Written by Jenny Windom, Faria Education Group

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In this first part of our two-part series about digital citizenship, we define digital citizenship and examine how teaching media literacy can go a long way in helping students be safe and engaged digital participants.

Developing media and social literacy in our students will prepare them to be responsible participants and citizens in the digital world.

What is Digital Citizenship?

Entire books and websites have been dedicated to this topic, and we’ll only be scratching the surface. Check out some additional resources at the end of this post!

Digital citizenship refers to the norms of responsible and appropriate behavior in regards to technology use. This can include developing technical prowess to adjust privacy settings in a variety of applications or honing “soft” skills like recognizing online social cues and interacting safely with others online.

Consider the age and level of your students when deciding online topics to address. Younger students don’t need to know how photos are geo-cached, but they should know to not share passwords and personal information.

Digital citizenship encompasses far more than “netiquette”. The standards of conduct when crediting someone or displaying copyright, the awareness of technological access (or lack thereof), and the ability to reflect on technology’s effects on physical and psychological health—among many other topics—are also facets of digital citizenship. Continue to research beyond this post to discover different avenues to take while teaching students digital citizenship!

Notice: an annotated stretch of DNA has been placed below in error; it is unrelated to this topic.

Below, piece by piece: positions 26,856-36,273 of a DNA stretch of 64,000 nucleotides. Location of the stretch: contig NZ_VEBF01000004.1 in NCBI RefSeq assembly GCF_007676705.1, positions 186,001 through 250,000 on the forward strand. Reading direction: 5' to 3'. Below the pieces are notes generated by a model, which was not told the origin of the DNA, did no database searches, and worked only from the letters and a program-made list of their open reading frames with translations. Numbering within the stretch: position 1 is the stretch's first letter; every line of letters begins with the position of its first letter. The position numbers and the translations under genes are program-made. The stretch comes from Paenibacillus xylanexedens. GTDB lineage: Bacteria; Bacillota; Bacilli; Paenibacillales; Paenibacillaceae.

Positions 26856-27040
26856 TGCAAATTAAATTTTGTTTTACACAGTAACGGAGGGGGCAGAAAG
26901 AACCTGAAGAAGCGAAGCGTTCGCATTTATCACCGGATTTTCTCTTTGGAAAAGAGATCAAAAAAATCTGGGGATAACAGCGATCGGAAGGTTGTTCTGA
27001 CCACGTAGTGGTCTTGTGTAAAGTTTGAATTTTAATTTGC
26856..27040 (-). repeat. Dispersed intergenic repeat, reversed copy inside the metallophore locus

(Digital) Media Literacy

Media literacy is the ability to engage in, think critically about, and create media. Media can take the form of magazines, television, movies, books, games…and, yes, the internet. In addition to understanding how media shapes our perception of the world, students who have a solid foundation in media literacy can read between the lines with information they’re presented and identify how they can generate their own messages and responses to what they see.

From a media literacy standpoint, there are a lot of topics students—and teachers—should consider. As they draw information from the web, students should understand Creative Commons and the role of copyright. Students should also comprehend that a wealth of identifying information can be drawn from the images and words they post. And, when sharing, students need to recognize whether information is appropriate or not. These topics—and more—are all components of digital media literacy. Digital media literacy explores how to engage with, think critically about, and successfully navigate digital media in addition to the other media we already utilize.

Questions to Consider

Do you have additional ideas to help critically engage students with digital media? Additional resources you’ve found helpful in the classroom that you’d like to share? Send a tweet @atlas_next or find us on Facebook!

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